Published on September 25th, 2013 | by Rahel Bailie1
Content strategy and design thinking
The term “design” conjures up a variety of concepts for the average reader. Graphic design, industrial design, web design, and user experience design are all terms we’re familiar with. A lot of this design involves content, but when we think of design, do we think of the content component of each of these kinds of design? Do we even think of the design of content?
In design thinking, there is a concept that is built, according to Tim Brown, on three axes: desirability, feasibility, and viability. The core of design thinking is that instead of thinking of a specific product, object, or output, we should use integrative thinking: examining problems and devising solutions, taking into account all the opposing forces to create those new solutions.
Applied to content, integrative thinking means human-centered content, and using the tensions between technology, user experience, change management, and web design to deliver content. In other words, we look at content as the primary object with which content consumers interact, then all the rest becomes a support mechanism – in other words, a content delivery mechanism. That doesn’t mean that content becomes the focal point. Content may be the central method of communication, but at the center needs to be the content consumers – the readers, viewers, listeners, prospects, customers, and former customers that are using our content to understand our stories, our products, and ultimately, our brands.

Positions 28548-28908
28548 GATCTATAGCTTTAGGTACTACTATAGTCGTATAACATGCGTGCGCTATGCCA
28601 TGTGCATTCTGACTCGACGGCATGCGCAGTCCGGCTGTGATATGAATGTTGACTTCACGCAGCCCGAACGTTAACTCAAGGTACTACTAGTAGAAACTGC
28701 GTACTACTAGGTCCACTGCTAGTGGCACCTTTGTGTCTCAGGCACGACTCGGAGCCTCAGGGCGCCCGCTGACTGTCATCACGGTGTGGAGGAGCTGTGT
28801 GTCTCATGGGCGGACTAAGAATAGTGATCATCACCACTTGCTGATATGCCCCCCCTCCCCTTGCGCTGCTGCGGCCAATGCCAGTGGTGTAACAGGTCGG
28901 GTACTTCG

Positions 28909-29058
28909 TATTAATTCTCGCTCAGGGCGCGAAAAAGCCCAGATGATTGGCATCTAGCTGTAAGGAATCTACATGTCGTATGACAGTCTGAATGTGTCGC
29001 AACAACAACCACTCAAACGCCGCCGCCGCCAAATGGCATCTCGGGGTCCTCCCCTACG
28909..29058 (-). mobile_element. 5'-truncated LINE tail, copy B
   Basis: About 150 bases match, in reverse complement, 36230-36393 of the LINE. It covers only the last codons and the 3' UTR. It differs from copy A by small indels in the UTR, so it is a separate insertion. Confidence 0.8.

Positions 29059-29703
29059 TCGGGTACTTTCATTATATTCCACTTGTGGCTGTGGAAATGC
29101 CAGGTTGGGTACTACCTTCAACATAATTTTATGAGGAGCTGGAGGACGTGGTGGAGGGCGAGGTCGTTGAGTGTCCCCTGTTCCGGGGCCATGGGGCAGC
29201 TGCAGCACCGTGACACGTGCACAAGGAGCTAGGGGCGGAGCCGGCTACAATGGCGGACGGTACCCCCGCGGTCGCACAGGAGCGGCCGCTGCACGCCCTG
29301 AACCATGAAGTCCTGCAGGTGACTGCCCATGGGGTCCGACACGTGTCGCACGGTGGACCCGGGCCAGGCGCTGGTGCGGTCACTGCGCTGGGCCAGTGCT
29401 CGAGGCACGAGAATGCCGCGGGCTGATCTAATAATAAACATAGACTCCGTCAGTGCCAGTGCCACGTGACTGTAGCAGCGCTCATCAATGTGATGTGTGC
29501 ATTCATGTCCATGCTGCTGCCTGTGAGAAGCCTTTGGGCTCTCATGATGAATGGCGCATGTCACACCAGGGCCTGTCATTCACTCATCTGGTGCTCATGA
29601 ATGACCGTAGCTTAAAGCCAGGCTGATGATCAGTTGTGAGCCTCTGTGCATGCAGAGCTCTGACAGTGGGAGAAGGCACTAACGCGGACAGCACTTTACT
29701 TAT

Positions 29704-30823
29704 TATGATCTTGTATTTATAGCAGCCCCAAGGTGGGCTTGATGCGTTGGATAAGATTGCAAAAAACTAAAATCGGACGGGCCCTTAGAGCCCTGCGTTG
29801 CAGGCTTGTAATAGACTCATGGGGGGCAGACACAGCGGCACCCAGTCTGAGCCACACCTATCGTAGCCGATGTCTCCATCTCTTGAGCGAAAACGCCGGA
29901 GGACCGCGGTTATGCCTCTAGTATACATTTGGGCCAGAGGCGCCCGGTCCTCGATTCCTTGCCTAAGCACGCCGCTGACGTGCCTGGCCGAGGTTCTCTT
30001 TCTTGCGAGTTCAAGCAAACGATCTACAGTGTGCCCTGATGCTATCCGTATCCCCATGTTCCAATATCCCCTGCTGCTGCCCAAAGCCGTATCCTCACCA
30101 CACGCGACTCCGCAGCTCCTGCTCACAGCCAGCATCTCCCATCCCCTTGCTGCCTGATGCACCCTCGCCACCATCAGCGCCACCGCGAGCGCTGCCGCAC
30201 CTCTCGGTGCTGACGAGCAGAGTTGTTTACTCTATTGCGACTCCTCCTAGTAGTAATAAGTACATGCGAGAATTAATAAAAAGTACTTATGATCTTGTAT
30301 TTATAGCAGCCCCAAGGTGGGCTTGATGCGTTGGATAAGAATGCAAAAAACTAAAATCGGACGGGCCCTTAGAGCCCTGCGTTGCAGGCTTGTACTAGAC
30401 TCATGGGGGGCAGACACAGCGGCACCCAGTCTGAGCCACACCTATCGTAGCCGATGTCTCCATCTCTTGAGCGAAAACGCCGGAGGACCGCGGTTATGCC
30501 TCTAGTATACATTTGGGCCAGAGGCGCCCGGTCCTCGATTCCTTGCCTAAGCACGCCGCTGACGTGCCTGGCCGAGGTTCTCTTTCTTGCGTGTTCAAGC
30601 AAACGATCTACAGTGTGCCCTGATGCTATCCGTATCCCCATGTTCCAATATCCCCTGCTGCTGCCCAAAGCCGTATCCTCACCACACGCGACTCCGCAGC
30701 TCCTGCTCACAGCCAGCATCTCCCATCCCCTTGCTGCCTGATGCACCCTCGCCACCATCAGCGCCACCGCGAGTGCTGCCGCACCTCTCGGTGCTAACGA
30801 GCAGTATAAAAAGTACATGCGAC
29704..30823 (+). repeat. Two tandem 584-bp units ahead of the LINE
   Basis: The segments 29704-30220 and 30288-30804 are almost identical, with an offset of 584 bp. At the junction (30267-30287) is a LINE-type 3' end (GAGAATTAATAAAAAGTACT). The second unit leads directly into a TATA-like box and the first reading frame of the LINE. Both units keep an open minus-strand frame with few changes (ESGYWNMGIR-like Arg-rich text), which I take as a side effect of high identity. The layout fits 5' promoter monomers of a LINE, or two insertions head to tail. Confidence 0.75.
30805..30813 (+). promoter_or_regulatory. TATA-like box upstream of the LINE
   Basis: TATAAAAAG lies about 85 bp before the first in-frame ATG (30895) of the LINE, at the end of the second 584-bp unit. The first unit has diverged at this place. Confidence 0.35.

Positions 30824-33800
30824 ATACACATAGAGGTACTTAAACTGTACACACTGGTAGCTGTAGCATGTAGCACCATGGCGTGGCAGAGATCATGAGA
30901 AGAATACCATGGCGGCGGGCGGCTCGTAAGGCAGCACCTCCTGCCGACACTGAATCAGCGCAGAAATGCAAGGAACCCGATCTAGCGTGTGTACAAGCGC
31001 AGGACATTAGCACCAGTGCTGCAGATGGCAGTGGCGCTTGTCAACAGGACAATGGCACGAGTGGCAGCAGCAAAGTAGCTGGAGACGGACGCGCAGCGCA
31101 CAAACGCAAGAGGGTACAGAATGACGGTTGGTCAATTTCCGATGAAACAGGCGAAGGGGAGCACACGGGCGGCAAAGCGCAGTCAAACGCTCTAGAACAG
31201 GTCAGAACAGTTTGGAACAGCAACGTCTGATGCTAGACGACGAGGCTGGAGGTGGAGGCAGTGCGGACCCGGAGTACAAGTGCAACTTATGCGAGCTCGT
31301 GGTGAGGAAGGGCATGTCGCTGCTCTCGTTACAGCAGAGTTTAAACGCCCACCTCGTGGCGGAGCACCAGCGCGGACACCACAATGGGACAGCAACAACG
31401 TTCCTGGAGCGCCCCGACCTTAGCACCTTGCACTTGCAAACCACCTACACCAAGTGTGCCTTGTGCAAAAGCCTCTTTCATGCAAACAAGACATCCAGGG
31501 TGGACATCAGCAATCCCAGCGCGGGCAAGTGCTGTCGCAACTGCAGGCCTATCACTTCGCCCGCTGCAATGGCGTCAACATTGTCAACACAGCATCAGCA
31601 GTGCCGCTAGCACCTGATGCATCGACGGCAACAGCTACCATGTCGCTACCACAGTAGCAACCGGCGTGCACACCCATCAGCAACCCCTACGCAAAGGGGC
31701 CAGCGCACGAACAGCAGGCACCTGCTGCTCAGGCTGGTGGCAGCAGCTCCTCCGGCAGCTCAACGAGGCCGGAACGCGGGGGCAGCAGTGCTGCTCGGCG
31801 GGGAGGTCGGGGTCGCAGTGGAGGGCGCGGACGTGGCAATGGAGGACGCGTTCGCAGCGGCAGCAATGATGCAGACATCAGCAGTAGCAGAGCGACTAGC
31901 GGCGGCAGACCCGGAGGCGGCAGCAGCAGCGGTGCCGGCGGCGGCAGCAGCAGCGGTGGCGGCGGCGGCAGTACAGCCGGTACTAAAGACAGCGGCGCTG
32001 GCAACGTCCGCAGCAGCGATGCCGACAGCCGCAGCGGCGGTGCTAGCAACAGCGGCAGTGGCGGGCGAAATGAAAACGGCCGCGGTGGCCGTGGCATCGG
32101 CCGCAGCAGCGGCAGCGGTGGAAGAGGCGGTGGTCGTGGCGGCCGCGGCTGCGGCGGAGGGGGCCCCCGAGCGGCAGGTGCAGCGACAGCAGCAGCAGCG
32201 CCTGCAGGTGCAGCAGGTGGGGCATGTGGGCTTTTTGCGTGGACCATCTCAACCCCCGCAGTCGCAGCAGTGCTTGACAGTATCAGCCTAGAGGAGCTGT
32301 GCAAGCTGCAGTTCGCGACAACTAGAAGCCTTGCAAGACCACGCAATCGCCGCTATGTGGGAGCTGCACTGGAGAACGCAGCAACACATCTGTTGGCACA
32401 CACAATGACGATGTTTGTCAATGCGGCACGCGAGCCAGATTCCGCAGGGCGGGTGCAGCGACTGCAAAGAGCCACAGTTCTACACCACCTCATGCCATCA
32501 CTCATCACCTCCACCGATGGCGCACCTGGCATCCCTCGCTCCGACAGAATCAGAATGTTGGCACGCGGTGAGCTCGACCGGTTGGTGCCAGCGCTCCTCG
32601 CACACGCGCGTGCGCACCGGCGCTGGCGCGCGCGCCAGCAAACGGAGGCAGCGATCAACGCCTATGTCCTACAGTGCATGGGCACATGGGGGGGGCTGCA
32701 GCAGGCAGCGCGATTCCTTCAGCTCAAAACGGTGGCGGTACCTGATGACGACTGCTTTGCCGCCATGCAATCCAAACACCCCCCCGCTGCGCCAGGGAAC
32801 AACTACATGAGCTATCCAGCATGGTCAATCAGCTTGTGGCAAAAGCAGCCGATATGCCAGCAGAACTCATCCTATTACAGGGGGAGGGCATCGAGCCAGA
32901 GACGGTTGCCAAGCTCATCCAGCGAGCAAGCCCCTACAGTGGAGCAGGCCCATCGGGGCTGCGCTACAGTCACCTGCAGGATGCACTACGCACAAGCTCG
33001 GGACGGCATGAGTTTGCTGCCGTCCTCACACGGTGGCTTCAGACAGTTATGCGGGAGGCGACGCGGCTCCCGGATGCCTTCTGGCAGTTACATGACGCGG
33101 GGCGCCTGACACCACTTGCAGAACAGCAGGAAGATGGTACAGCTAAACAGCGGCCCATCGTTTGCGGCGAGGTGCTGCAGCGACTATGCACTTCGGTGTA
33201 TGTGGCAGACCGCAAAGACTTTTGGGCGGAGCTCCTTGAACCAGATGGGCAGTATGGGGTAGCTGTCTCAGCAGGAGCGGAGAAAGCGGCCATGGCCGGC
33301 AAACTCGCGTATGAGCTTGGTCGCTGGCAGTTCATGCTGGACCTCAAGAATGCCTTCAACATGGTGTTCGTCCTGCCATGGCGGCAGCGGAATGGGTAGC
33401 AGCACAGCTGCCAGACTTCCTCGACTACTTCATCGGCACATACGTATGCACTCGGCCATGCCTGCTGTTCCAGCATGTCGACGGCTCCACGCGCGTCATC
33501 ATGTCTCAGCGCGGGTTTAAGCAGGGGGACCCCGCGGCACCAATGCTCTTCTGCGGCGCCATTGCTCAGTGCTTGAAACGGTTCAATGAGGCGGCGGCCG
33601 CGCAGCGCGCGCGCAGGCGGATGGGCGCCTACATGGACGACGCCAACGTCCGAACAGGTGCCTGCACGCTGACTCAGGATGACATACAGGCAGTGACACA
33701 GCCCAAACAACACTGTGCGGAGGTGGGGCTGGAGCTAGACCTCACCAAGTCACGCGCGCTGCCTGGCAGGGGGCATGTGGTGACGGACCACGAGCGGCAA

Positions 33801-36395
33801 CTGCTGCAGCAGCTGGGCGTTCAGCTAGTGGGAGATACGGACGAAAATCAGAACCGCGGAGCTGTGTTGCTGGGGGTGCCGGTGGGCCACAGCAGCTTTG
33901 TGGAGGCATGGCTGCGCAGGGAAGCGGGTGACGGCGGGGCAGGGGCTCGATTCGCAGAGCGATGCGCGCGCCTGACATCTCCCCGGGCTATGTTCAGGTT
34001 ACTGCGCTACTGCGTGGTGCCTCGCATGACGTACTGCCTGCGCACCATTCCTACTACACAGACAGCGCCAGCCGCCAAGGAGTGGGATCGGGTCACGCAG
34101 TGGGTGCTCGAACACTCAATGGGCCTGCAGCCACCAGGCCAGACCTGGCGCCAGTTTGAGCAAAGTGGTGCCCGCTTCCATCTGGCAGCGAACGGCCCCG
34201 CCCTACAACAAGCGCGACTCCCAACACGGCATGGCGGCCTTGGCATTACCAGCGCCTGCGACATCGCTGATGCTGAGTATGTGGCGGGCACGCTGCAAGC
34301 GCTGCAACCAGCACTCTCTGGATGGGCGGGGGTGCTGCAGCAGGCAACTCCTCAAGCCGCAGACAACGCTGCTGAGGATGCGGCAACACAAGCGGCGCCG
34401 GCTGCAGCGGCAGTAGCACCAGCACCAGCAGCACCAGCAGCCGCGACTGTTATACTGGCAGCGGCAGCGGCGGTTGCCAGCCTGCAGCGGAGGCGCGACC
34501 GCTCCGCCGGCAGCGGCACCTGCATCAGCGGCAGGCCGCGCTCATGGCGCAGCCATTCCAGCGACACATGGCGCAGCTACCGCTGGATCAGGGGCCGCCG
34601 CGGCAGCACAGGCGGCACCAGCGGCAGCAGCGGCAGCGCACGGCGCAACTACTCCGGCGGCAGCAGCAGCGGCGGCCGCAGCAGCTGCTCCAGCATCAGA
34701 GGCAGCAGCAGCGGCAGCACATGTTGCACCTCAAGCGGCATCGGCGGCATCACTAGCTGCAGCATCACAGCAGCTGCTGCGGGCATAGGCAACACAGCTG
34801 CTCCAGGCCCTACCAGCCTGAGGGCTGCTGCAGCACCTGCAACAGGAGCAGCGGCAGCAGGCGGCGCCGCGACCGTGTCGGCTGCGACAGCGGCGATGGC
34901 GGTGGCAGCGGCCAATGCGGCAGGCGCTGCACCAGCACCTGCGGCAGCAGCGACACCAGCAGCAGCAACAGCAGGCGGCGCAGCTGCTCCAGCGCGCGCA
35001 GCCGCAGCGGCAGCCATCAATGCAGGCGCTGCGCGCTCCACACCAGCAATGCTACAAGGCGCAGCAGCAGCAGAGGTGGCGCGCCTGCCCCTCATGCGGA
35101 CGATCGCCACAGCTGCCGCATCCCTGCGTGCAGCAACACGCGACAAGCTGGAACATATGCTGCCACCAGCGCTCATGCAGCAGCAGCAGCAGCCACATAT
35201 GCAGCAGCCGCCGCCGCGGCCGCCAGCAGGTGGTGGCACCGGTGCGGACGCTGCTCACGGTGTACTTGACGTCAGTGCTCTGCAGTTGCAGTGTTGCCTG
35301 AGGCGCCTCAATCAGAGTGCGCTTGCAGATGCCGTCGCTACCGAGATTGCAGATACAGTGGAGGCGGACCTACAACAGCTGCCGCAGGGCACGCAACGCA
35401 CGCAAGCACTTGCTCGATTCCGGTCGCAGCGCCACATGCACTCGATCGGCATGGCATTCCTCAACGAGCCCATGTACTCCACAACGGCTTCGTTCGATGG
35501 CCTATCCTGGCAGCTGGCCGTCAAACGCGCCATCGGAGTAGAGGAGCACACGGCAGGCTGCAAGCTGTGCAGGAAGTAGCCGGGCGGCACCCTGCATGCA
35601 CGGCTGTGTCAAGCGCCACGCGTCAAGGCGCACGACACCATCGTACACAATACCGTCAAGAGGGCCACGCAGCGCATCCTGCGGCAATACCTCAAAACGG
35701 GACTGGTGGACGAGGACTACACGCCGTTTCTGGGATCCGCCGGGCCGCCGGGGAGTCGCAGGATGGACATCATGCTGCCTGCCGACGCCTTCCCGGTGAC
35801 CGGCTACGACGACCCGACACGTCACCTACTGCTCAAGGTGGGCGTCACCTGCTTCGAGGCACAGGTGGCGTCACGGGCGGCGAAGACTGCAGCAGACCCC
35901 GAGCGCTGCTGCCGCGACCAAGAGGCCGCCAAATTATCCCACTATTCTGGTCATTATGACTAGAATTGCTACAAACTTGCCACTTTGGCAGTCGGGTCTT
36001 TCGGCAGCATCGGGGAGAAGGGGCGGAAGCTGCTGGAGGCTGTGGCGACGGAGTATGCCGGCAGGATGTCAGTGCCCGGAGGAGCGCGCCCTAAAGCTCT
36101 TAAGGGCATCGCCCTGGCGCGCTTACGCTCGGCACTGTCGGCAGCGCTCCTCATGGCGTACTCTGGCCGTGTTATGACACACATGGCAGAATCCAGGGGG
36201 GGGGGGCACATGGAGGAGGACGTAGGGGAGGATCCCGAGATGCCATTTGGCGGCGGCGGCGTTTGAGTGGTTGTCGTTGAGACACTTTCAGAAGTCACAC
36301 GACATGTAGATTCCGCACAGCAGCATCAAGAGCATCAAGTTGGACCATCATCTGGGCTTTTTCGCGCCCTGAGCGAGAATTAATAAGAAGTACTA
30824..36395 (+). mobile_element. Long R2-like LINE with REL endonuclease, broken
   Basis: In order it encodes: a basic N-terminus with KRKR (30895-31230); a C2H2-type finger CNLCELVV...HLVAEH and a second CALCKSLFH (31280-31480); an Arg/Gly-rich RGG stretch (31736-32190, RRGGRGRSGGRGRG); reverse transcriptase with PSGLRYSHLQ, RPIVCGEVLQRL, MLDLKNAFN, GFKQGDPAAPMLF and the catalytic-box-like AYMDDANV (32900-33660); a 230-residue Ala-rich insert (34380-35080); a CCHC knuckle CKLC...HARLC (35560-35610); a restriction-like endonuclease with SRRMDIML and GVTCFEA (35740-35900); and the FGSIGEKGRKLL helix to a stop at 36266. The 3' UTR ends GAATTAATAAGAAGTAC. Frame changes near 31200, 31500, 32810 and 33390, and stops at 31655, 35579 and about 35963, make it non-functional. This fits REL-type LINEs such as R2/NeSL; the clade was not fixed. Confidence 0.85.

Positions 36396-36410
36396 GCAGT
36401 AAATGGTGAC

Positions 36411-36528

The ways that content consumers want to consume content is becoming more and more specialized, in more and more channels. The timeline for the divergent ways that content gets delivered has also sped up. After hundreds of years of print, we moved to electronic, then quickly to digital publishing: CDs, ebooks, the Web, DVDs, kiosks, to equipment, in software, mobile phones, tablets, shared, liked, and syndicated, ebooks redux, apps, Google glass – and the list grows.
Now we’re not looking only at ways to deliver content the best way possible under existing circumstances. Instead, we need to be looking at the 5Ws and H of what content consumers need – a convergent approach, and instead devise our solutions based on choices that we create – a divergent approach. The trusty old PDF is obsolete; the trusty old web page is becoming outmoded. Now we have to look beyond the page, beyond the site, beyond the design – we have to look at Big Content as a cousin to Big Design. The